Naga City plants more tree replacements than required
CEBU CITY—To replace the 58 trees it felled for an oval project for track and field athletes, the Naga City government has planted 3,900 indigenous tree saplings, or 1,000 more than what the Department of Environment and Natural Resources (DENR) required.
Eddie Llamedo, regional spokesperson of the DENR, said critics of the tree cutting inside the proposed oval of Naga City Central School failed to attend the activity despite an invitation. They included activist-priest Robert Reyes, chair of Coalition to Save Trees.
“It was unfortunate he (Reyes) could not join us. He could have been part of the multipartite monitoring team to ensure the growth and survival of these tree saplings,” Llamedo said.
Naga City Mayor Valdemar Chiong led the planting of mahogany, narra and molave saplings in a 3.5-hectare city-owned property in Sitio Kaduldulan, Barangay Lutac, 7 kilometers from the city proper. The saplings came from the city nursery and Ramon Aboitiz Foundation Inc.
Chiong said that aside from complying with the directive of the DENR, the tree-planting activity was part of the city’s greening program.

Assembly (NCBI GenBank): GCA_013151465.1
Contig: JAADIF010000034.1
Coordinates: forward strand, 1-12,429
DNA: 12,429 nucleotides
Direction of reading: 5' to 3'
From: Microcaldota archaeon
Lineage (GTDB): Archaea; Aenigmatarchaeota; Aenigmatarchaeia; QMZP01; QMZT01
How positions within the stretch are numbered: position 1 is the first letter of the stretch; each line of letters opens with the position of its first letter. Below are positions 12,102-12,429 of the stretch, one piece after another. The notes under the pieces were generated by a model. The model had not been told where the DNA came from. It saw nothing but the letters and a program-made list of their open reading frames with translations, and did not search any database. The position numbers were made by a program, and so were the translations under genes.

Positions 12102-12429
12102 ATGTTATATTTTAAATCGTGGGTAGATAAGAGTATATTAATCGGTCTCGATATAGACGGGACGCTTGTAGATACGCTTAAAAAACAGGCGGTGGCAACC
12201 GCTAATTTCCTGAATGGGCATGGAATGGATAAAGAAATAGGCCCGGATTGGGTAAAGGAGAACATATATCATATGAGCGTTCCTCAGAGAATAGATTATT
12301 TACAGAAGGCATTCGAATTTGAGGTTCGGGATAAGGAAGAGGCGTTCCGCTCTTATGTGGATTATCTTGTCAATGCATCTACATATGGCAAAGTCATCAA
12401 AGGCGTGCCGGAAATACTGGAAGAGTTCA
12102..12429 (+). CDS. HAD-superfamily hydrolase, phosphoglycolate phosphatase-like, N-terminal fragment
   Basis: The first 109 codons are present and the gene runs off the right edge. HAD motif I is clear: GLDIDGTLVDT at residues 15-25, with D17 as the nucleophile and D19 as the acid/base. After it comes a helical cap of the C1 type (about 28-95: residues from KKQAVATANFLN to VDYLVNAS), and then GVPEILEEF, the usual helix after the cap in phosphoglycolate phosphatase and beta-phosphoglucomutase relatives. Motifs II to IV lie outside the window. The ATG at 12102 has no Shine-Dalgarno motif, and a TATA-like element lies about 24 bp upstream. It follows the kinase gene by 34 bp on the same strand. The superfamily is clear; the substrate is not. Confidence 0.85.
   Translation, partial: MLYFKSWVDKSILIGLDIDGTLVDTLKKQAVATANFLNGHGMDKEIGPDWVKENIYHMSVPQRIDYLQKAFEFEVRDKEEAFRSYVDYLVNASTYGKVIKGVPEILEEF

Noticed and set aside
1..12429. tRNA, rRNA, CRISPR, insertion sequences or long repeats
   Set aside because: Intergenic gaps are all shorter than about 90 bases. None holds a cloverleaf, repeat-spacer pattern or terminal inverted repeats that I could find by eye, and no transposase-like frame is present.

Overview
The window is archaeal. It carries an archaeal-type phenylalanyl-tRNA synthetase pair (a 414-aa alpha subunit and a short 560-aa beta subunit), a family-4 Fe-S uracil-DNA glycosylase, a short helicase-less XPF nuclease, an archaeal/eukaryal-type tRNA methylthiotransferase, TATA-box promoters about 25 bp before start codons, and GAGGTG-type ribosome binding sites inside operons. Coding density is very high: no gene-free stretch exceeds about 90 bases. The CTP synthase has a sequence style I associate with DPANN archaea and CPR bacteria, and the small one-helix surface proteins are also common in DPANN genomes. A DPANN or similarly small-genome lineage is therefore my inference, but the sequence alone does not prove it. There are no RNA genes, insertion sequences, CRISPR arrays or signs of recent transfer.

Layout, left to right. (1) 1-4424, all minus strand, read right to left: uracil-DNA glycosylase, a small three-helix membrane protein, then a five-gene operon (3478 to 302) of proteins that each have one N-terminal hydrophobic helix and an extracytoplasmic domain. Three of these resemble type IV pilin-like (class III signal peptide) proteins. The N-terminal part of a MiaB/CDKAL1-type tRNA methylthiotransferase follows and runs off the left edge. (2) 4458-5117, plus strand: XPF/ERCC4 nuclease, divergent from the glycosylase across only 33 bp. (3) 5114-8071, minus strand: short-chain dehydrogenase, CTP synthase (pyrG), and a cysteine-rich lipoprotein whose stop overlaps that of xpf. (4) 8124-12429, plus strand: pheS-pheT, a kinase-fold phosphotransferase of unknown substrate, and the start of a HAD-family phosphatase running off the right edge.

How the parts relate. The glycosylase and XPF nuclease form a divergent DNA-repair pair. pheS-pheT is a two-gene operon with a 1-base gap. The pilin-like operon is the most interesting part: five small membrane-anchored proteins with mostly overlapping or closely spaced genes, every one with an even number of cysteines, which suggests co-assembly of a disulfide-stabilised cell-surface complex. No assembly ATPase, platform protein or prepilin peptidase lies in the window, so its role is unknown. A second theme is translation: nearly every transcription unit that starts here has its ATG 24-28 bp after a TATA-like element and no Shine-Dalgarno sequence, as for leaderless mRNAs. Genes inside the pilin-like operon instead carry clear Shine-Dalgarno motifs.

Some 2,500 employees of City Hall, the Bureau of Jail Management and Penology, Philippine National Police, Department of the Interior and Local Government, and private companies, as well as students from Professional Academy of the Philippines and other schools, joined the event.
They were assisted by members of farmers’ groups.
Environment Secretary Ramon Paje had earlier ordered the regional department to spare the 21 remaining trees at the city-owned oval site covering 3.2-ha of land and costing P68 million.
This was no longer necessary, following the revision of the special tree-cutting permit that reduced the trees for cutting from 79 to 58, Llamedo said. Fifteen of the toppled trees were of the “agoho” species, six narra, five neem, three mahogany and one “lomboy.”
On Nov. 17, Paje met with president of Parents-Teachers Association Winley dela Fuente and convenors of Movement for a Livable Cebu to discuss their objection to the cutting of 58 trees.
The oval project is expected to be finished by Jan. 30, 2015. Carmel Loise Matus, Inquirer Visayas
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